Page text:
Part self-help book and part the distilled wisdom accrued during his years as a vicar, Dave Tomlinson’s How to be a Bad Christian is a heartening, life-affirming volume about how to get the most out of your existence.
Tomlinson’s prose is as conversational, warm and welcoming as you would expect the man to be in person. It’s no easy task capturing such character traits on the page, but Tomlinson succeeds with well-timed anecdotes, enjoyable rhetoric and interesting topics. You will find sections such as “Dumping the guilt trip: how to forgive yourself and move on,” that contain general good advice, reflected through the prism of Christianity. There’s an appendix on the enneagram – a non-religious look at personality types which every reader will enjoy going through to find their type. Aware that he’s searching for an audience who run away whenever anyone starts talking about their faith, Tomlinson uses few bible quotes, and those he chooses contain positive messages.
What of the impact of the book? I went into reading it a die-hard atheist, and I emerge the same, albeit one who found the wit and wisdom of Tomlinson frequently encouraging and always charming. There’s no off-putting pulpit bashing about why you should believe scripture is true, nor dire warnings of hell for not subscribing to dogma. He tackles the big questions, such as the one that often leads to abandonment of faith – why does ‘god’ allow suffering? In so doing, he offers no easy answers and admits that it is a tricky area for the theologian. Tomlinson touches on moments of humanity and strong faith found even within the walls of Nazi concentration camps. Yet one could just as easily cite Primo Levi, or the carving, “If there is a God, he will have to beg for my forgiveness” found on a cell wall in Mauthausen.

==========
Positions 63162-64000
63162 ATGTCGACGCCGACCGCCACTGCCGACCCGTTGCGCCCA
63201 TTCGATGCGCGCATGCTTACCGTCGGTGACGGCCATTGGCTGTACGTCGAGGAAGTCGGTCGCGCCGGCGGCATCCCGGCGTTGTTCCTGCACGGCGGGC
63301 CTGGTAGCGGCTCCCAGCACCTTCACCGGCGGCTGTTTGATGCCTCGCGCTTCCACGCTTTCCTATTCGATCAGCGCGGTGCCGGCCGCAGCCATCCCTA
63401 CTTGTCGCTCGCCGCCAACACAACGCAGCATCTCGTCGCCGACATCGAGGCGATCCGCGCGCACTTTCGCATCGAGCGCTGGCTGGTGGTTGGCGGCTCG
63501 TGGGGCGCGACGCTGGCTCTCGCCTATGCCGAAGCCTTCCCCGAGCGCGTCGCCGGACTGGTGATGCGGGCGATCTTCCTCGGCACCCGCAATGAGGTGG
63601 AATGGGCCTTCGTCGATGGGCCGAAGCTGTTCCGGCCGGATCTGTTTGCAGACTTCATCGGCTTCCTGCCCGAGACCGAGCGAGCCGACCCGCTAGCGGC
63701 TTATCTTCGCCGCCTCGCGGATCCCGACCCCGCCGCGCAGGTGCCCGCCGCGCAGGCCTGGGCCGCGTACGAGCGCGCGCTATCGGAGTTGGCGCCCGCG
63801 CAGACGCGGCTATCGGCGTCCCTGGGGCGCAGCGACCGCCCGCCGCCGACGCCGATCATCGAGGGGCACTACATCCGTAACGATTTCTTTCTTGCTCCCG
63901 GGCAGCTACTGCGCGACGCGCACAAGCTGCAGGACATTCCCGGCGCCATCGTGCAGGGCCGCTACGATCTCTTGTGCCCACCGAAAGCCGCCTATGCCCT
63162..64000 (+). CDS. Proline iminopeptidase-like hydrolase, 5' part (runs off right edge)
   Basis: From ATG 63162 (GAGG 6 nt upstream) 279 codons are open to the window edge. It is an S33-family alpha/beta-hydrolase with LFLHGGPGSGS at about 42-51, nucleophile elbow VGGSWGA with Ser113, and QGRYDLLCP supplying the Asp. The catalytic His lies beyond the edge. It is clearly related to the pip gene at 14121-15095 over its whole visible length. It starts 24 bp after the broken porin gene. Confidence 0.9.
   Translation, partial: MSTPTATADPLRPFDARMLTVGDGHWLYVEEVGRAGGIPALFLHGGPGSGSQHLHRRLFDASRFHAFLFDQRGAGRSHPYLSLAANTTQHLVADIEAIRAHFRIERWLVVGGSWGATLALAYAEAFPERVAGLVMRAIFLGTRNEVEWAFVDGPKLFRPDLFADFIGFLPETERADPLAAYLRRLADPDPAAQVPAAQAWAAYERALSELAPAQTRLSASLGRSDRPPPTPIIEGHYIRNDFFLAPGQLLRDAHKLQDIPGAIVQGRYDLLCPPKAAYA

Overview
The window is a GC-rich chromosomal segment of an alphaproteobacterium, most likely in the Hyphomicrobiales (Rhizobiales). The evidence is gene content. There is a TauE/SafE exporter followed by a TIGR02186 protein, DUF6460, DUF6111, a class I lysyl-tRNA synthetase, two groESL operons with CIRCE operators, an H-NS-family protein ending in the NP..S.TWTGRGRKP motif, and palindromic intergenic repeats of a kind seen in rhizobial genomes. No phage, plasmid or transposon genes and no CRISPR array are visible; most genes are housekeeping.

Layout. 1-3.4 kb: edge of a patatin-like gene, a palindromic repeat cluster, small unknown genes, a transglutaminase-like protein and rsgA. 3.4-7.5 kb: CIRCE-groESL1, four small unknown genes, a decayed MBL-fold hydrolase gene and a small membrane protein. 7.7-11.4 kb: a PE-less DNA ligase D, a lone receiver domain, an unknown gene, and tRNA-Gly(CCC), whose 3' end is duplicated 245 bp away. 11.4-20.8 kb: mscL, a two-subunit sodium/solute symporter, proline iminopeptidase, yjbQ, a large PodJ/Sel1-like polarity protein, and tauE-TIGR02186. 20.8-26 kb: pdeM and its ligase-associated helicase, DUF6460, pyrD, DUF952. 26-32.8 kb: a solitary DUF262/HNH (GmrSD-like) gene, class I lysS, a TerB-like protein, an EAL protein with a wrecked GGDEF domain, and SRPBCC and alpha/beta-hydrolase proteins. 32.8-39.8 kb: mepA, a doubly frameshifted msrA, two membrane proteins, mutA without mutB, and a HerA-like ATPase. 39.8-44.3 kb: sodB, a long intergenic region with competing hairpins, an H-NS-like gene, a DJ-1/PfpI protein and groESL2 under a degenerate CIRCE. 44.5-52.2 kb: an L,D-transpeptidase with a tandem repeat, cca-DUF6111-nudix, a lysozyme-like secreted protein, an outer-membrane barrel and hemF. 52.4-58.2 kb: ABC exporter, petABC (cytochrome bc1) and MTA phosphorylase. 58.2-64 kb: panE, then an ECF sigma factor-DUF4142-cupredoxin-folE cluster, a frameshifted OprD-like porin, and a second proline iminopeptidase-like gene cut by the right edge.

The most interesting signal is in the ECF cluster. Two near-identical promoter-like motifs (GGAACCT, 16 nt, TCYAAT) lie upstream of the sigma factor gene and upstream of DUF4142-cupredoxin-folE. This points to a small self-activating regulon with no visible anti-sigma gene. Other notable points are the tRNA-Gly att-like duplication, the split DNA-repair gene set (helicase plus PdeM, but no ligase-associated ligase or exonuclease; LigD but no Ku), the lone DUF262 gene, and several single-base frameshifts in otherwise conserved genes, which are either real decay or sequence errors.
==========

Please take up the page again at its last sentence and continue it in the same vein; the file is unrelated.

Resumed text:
This is to miss the point, because no part of How to be a Bad Christian is a theological argument. It’s not a work of apologetics – such an approach is simply outside of its remit. Instead, what it achieves is to present a sensible and accessible form of Christianity, and one so rarely heard these days on debate shows when it’s invariably the hard-line nutters who are wheeled out. Here you’ll discover there are vicars who are happy to assert that their god is neither a Christian nor a published author, that the bible was written by fallible men and that other religious and non-religious traditions have validity and merit.
By the second chapter, subtitled “how to find god without going near a church”, the gentle Anglicanism that forms the basis of Tomlinson’s faith is readily apparent. He describes a form of pantheism, finding god and prayer without the trappings of organized religion. It all sounds very appealing, though there is the danger that religious concepts become so loosely defined that they can be made to mean almost anything, especially if, as he asserts, one can love god and pray simply by admiring the beauty of nature.
Tomlinson claims to prefer the company of pub-goers to church-goers – a point of view it’s easy to embrace – but How to Be A Bad Christian won’t find much appeal in Christians who prefer the letter of dogma to the spirit of humanity, and they will likely be left fulminating by Tomlinson’s unashamedly inclusive approach to his faith.
Nevertheless, this heart-warming book should find broad appeal and be widely read, by moderate Christians or those who consider themselves ‘spiritual’ but shy away from subscribing to a particular cult and eschew the idea of ritualised observance. Atheists and rationalists will also find aspects to enjoy, taking away some insights into how to live a good life; and Tomlinson’s friendly treatise may persuade those generally repulsed by religion that can also present itself in a palatable form.
End result: if Dave Tomlinson knocked on your door and mentioned his faith, you’re likely to invite him in for a chat over a cup of tea, or better yet, a drink.